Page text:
Title Electric Lighting Policy in the Federal Government, 1880-2016 Type Journal Article
  Year 2018 Publication Abbreviated Journal  
  Volume Issue Pages  
  Keywords (up) History; Policy; Lighting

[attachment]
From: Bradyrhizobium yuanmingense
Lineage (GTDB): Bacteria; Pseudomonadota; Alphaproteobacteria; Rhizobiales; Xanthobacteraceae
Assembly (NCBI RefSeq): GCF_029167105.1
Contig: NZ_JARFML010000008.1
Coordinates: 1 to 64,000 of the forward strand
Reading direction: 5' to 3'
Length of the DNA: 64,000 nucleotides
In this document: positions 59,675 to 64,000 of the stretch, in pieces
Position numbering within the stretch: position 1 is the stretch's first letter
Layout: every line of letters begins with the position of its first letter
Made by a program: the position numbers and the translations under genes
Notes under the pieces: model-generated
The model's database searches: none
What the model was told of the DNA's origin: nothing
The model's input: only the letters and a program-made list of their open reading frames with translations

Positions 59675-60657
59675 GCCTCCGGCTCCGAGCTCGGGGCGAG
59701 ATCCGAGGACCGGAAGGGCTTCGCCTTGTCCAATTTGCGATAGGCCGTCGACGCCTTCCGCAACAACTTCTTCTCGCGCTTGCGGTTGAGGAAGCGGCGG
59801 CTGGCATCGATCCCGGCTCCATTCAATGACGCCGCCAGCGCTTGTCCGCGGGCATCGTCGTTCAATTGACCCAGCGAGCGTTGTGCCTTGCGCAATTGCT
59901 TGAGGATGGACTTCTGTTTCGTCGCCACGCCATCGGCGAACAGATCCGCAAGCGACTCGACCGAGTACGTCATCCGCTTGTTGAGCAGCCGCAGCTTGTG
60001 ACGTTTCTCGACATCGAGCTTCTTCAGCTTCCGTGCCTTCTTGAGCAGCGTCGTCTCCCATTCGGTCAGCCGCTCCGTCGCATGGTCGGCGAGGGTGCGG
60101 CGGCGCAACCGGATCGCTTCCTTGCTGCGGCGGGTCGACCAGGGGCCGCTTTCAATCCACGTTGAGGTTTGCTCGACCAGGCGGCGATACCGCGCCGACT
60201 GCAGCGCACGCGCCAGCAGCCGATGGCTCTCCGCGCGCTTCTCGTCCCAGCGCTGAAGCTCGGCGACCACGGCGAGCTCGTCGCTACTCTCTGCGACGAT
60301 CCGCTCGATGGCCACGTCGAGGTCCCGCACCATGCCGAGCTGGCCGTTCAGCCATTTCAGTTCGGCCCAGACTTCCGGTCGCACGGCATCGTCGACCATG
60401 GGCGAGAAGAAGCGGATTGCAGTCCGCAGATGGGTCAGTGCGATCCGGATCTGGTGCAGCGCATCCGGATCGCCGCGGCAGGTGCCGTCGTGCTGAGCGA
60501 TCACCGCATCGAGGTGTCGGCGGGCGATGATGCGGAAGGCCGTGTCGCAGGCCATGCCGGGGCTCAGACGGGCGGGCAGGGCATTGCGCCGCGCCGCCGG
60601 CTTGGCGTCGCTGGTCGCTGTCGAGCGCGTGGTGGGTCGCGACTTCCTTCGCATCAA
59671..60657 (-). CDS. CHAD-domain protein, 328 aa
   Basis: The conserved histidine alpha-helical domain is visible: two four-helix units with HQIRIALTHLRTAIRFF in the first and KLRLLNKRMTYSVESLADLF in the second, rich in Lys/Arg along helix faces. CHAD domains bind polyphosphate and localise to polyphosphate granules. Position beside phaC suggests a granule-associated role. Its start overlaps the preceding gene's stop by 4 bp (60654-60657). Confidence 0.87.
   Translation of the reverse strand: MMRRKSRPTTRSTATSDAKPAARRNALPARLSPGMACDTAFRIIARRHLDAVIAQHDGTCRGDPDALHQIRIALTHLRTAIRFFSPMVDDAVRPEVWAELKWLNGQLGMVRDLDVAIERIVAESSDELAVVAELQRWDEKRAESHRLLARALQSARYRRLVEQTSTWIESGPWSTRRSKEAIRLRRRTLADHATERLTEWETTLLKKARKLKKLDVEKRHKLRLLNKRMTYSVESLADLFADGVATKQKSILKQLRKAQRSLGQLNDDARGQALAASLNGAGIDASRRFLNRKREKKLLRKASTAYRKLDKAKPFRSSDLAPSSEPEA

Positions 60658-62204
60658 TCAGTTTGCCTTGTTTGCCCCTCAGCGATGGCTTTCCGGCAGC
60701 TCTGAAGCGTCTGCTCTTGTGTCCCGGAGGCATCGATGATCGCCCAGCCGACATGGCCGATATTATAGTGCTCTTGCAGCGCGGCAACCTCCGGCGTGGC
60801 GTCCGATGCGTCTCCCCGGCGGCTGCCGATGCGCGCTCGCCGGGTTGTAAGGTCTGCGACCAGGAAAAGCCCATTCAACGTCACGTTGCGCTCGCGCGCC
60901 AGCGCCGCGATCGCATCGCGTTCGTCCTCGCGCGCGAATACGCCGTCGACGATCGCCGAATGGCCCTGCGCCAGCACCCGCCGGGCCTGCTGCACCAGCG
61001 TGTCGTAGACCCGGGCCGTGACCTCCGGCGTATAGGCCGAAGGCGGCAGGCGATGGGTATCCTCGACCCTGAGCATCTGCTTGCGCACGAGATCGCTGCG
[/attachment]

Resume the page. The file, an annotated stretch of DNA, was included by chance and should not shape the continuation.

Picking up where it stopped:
Abstract Federal policies have targeted electric lighting since the 1880s with varying success. This dissertation examines the history of those policies to understand policy makers’ intent and how their decisions affected the course of events. This qualitative study poses three research questions: How have changes in lamp efficacy affected policy development? How and why have federal policies targeted electric lighting? How have private sector actors adapted public policy to further their own goals? The analysis uses an interdisciplinary approach taking advantage of overlapping methodologies drawn from policy and political sciences, economics, and the history of technology. The concepts of path dependency, context, and actor networks are especially important. Adoption of electric lighting spurred the construction of complex and capital intensive infrastructures now considered indispensable, and lighting always consumed a significant fraction of US electric power. Engineers and scientists created many lamps over the decades, in part to meet a growing demand for energy efficient products. Invention and diffusion of those lamps occurred amid changing standards and definitions of efficiency, shifting relations between network actors, and the development of path dependencies that constrained efforts to affect change. Federal actors typically used lighting policy to conserve resources, promote national security, or to symbolically emphasize the onset of a national crisis. The study shows that after an initial introductory phase, lighting-specific policies developed during two distinct periods. The earlier period consisted of intermittent, crisis-driven federal interventions of mixed success. The later period featured a sustained engagement between public and private sectors wherein incremental adjustments achieved policy goals. A time of transition occurred between the two main periods during which technical, economic, and political contexts changed, while several core social values remained constant. In both early and later periods, private sector actors used policy opportunities to further commercial goals, a practice that public sector actors in the later period used to promote policy acceptance. Recently enacted energy standards removing ordinary incandescent lamps in favor of high efficiency lamps mark the end of the later period. Apparent success means that policy makers should reconsider how they use lighting to achieve future goals.